Tinseltown’s most iconic landmark is having some work done.
The legendary, if faded, white Hollywood sign set in the hills of Los Angeles is getting its first makeover in roughly 35 years this week as crews have started an eight to 10 week effort to completely spruce up the most famous nine letters in Southern California.
The sign gets repainted periodically — the last time was in 2005 — but this project is far more ambitious. Workers will strip off all the old paint and add a protective layer consisting of 110 gallons of acrylic primer and a sparkling coat of 275 gallons of white exterior paint.
A local Los Angeles commercial painting crew will handle the job, sponsored by Sherwin-Williams and the Hollywood Sign Trust — not quite as exciting as when mules hauled the original 43-foot-tall metal letters up Mount Lee as an advertisement for a real estate development called Hollywoodland in 1923.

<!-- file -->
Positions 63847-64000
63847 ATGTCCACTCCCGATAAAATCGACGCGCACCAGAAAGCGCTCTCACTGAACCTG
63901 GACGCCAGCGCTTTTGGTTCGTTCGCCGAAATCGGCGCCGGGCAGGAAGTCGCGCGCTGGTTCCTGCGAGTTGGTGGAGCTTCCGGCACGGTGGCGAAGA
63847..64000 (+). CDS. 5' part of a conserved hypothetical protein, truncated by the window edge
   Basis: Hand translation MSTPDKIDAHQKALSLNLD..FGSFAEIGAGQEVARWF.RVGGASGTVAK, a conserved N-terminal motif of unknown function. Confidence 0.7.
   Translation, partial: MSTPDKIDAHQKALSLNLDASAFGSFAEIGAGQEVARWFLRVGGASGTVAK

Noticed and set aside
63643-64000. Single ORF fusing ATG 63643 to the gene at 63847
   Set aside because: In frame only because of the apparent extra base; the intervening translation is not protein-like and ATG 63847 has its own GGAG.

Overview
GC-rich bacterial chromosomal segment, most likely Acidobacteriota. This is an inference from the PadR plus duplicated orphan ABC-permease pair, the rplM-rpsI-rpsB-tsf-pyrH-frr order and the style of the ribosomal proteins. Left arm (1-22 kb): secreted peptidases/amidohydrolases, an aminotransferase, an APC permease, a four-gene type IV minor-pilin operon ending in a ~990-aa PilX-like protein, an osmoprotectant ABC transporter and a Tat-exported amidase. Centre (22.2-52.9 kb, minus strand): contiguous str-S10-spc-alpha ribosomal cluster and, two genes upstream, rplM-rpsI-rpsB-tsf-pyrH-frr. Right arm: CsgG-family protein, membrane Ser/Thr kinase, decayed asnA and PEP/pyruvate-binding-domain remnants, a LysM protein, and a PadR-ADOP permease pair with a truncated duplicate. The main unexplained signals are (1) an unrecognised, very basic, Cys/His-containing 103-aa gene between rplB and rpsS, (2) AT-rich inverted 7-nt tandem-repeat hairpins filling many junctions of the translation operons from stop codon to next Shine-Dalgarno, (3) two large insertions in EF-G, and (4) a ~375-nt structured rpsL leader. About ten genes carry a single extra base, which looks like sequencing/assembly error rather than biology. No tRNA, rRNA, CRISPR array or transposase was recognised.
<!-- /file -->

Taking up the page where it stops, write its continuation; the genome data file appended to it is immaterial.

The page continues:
In its initial heyday, 4,000 20-watt bulbs kept the “holly,” “wood” and “land” portions of the sign blinking in true look-at-me-now fashion. In 1949 the “land” portion came down, leaving the “Hollywood” that we know today. The sign sank into disrepair for the next three decades, according to the trust, losing almost an entire “O” and much of the “D.” Termites gnawed away at the rest.
In 1978, Hugh Hefner stepped in and convinced celebrities to sponsor the refurbishment of the sign, at $27,500 per letter, and after three months and 194 tons of concrete, enamel and steel later, the current sign was finished.
In the current sprucing up, crews will pressure-wash the corrugated metal, sanding and stripping it of all the weather-beaten paint before a glimmering coat of paint makes the old sign look new again. How fitting. This is Hollywood, after all.